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Insurance Basics for Small Business: What You Need to Know

Insurance Basics for Small Business: What You Need to Know

Insurance isn’t something that people typically like to think about, especially when they see how many different types are available. However, there are a few that might apply to your small business that you should consider in the event you run into a situation where you need it. Let’s go over the basics.

Why Do You Need Insurance?

My wife and I recently purchased a brand new Volvo XC90 Recharge to replace our 10 year old SUV and I’ve got to say it’s a great car. With the electric vehicle tax credits it was a really good deal and came with a lot of features that didn’t even exist 10 years ago. One of those features is called “assisted parking” and is meant to help you steer into a tight spot when parallel parking.

If you read the manual for the car it will tell you how to use this feature, but of course being a programmer for 25 plus years I don’t read manuals – and that came back to bite me.

We were going out to lunch with my wife’s father and I had to parallel park in front of the restaurant. I thought this was a great opportunity to try out the new assisted parking feature, so when the screen prompted me if I wanted to try it, I pushed the yes button and let go of the wheel. The car proceeded to reverse in high speed, spinning the wheel and throwing the vehicle into the parking spot. Unfortunately, it also threw us into the car behind.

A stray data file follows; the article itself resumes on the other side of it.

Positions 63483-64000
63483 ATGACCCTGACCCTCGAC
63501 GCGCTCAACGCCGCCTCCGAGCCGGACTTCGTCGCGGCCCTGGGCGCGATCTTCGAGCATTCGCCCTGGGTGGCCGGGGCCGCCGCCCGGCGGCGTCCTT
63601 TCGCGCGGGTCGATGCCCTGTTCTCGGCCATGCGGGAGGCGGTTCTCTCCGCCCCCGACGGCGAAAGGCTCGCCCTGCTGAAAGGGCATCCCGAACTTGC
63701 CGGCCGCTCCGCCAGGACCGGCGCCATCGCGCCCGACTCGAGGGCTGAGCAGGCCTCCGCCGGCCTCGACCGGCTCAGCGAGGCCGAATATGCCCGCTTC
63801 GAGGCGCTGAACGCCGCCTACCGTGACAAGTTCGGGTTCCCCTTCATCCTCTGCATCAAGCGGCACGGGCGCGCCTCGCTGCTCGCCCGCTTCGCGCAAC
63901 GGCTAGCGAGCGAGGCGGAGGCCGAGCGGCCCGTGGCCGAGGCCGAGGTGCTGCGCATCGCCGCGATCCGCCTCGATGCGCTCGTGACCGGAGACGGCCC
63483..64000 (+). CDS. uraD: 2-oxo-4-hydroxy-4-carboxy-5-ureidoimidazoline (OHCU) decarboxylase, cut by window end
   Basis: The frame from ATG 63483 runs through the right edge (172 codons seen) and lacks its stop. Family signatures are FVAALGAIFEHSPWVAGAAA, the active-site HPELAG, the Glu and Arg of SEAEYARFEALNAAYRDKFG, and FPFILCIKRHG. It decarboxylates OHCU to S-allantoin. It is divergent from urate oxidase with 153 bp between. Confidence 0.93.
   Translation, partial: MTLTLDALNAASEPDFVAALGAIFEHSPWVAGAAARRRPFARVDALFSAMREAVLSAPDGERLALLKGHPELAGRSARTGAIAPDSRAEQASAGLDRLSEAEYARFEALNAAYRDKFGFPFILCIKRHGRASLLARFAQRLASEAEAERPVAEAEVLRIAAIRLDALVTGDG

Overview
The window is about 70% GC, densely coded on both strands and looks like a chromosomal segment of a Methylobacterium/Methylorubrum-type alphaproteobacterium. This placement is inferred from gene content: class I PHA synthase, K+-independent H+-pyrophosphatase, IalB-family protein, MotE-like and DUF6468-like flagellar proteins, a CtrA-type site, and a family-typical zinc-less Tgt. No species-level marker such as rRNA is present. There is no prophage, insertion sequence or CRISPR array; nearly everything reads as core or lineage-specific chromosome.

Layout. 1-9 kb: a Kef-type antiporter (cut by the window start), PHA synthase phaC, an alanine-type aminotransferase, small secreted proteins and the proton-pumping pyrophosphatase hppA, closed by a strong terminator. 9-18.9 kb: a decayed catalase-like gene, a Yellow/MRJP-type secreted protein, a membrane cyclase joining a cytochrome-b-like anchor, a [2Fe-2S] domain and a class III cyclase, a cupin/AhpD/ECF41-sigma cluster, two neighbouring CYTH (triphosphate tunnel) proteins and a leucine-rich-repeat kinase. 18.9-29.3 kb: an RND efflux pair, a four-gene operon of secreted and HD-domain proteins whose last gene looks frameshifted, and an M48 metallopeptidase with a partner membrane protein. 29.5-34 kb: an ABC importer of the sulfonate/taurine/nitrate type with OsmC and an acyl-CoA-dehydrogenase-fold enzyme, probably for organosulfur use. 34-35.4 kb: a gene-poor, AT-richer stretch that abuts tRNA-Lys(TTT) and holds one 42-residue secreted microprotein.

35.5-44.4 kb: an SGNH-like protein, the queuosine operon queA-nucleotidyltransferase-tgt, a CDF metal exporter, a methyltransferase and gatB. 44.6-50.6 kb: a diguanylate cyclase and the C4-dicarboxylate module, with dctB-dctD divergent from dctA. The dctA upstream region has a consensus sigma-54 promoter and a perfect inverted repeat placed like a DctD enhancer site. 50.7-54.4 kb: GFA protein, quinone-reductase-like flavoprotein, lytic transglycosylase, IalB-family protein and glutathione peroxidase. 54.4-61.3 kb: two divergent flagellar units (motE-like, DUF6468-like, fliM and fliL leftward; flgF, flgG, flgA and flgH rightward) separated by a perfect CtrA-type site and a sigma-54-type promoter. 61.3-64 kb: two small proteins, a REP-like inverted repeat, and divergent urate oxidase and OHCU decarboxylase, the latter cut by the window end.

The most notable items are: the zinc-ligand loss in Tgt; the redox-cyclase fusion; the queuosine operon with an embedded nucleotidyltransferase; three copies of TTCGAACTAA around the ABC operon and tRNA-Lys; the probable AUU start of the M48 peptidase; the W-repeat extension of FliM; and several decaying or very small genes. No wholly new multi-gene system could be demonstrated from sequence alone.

The whole maneuver happened so fast and I kept thinking, “when is it going to apply the brake?” Never, apparently. I assumed it would do that for me because it does in cruise control and other automated driving features, but not in assisted parking. Ouch.

That was the first accident that I’ve ever been in that could be considered my fault. Even the best drivers can have an accident that costs thousands of dollars as this one did and luckily I had insurance that covered most of it.

When it comes to running a small business, I think the topic of insurance is not that different of a value proposition from your auto insurance. You probably have the best of intentions and plan on offering your customers the best products and services available; however, sometime things don’t quite go right, possibly through no fault of your own. If you run up against this you may find that the cost to fix the problem would have been better paid by insurance than your bank accounts.